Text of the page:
Google has raised a lot of eyebrows with the two recent major updates to their search algorithm. That is why when it comes to abiding by Google's rules, most experienced bloggers or webmasters are very careful when it comes to paying attention to what can keep their rank or make it better.
So, to set the record straight, we must first get to know the two curiously black and white animals that we either love or hate (more often the latter) which represent the two most recent Google algorithm changes: the panda and the penguin.
Released in February 2011, this major update was created with the purpose of reducing the rankings of low quality sites. The overall goal was to improve the searcher’s experience (as is with most Google updates) by forcing webmasters to remove low quality content. This content includes, but is not limited to:
- Duplicate (or low proportion of original) content.
- Content that has an unnatural keyword density (keyword stuffed content, etc.).
- A high amount of advertisements – especially above the fold.
- Little or no quality inbound links or social signals.
- Anything else that would signal a spammy site.
To recover from a “Panda Slap” all one needed to do was make the visitor’s experience on a site a better one—whether it was by removing low quality content or by taking steps to speed up your site. Though many loathed the update at the time, Panda has certainly made the web a better place and has since been updated (at the time of writing) 20 times, with the last one focusing on devaluing many exact match domains (EMDs).
The most recent major algorithm change by Google, released earlier this year on April 24th, is one that focuses more on illegitimate link building—a practice which, until this update, many were engaged in. Like Panda, there are a set of things that the algorithm update looks for which may either reward or penalize a site. With Penguin, it is anything that signals and unnatural link profile. This includes:
- A high percentage of exact match anchor text links.
- A low percentage of branded links.
- A high percentage of links outside your niche.
- Links from sites that are deemed “spammy” by Google.
- A high percentage of comment links.
- Anything that seems “unnatural.”
A recovery from a “Penguin Slap” has proven to be a bit more difficult than a Panda recovery—mainly because it involved dealing with sites other than your own. Not only did many webmasters have to reach out to spammy sites to get links to their site removed (which, ironically, many had to pay for), but they needed to dump resources into the creation of natural links in order to even out the link profile. In case a “natural” link profile is unclear, here is what Google is looking for:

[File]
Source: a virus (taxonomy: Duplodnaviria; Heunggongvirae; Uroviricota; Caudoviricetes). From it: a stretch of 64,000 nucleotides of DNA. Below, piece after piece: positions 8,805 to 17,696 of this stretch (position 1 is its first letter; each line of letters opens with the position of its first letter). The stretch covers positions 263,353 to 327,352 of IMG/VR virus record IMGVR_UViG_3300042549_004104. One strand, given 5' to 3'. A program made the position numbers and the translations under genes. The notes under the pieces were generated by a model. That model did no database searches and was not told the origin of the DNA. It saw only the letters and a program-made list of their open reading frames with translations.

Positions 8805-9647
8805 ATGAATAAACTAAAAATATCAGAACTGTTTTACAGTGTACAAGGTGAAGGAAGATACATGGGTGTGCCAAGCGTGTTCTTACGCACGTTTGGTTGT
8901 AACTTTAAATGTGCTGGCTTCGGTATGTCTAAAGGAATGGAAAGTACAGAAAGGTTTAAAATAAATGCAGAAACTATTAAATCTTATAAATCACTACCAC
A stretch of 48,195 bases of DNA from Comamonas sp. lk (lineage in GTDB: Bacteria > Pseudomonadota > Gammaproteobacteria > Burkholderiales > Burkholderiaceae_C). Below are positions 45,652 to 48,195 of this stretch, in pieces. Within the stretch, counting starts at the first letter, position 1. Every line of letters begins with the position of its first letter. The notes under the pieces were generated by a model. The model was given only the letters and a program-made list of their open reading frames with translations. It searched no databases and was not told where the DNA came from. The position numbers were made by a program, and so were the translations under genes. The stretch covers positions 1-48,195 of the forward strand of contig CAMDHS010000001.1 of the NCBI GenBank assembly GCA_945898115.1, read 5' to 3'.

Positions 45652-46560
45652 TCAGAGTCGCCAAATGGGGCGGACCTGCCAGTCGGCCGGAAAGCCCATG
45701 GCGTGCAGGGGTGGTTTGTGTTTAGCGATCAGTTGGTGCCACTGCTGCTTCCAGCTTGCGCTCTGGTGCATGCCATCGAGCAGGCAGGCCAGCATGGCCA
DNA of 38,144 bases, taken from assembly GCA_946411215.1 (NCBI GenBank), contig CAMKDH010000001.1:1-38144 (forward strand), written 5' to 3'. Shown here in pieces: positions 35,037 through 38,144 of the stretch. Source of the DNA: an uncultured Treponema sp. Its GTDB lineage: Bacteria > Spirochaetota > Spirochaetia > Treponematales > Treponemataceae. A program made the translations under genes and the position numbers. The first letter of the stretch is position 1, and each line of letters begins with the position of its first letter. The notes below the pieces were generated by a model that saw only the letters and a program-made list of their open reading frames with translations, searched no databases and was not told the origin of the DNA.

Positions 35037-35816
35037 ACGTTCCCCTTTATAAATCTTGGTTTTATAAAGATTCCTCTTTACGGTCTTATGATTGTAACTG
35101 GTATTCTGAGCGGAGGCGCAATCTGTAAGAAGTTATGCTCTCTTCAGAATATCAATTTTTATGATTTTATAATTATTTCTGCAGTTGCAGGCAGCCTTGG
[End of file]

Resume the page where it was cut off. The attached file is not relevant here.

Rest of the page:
- High quality links from a diverse assortment of domains within your niche.
- Many social signals from Twitter, Facebook, etc.
- Link type diversity – with many having branded or universal anchor text.
- Deep links.
- Any other links that help contribute to what a natural link profile would consist of.
So there you have it, Google’s most recent algorithm changes in a nutshell.
So how does Zemanta fit into all of this? Are we really a product that abides by all of Google’s rules? Even the most recent updates? Though it may come as no surprise that our answer is yes, there are several reasons for that—related to both Panda and Penguin.
Now of course you can use Zemanta to add related articles, images and tags to your blog post. But if a user wants to get the most out of Zemanta, then they will have added their blog to our index so that when they link to other bloggers using our tool, we will then go ahead and recommend their content to other bloggers that are writing about similar content. This, of course, is a practice known as “Link Love.”
Sounds like a great way to earn links, right? Well yes, but there are a few catches—all of which work very nicely with Google’s algorithmic animals.
First, let it be known that we have a dedicated team focused on keeping all spammy and low quality blogs out of our index. Doing this not only ensures that our tool isn’t abused by spammers, but it also provides incentive for bloggers that have the potential to create high quality original content.
But getting into our index is only the first step. If a blogger has any hopes of getting linked to by other Zemanta bloggers, they have to continue creating high quality original content that other bloggers choose to link to—among the many other relevant articles of similar quality that we suggest to them. This not only creates a competitive environment where only the most quality content survives, but it also creates a better web. A web that Google is also trying to create.
Not only does Zemanta force serious bloggers to create quality content on a quality site (a la Panda), but it also offers them an opportunity to receive a diverse set of natural, deep links from other quality bloggers within their niche (as per Penguin). Is there anything that we missed?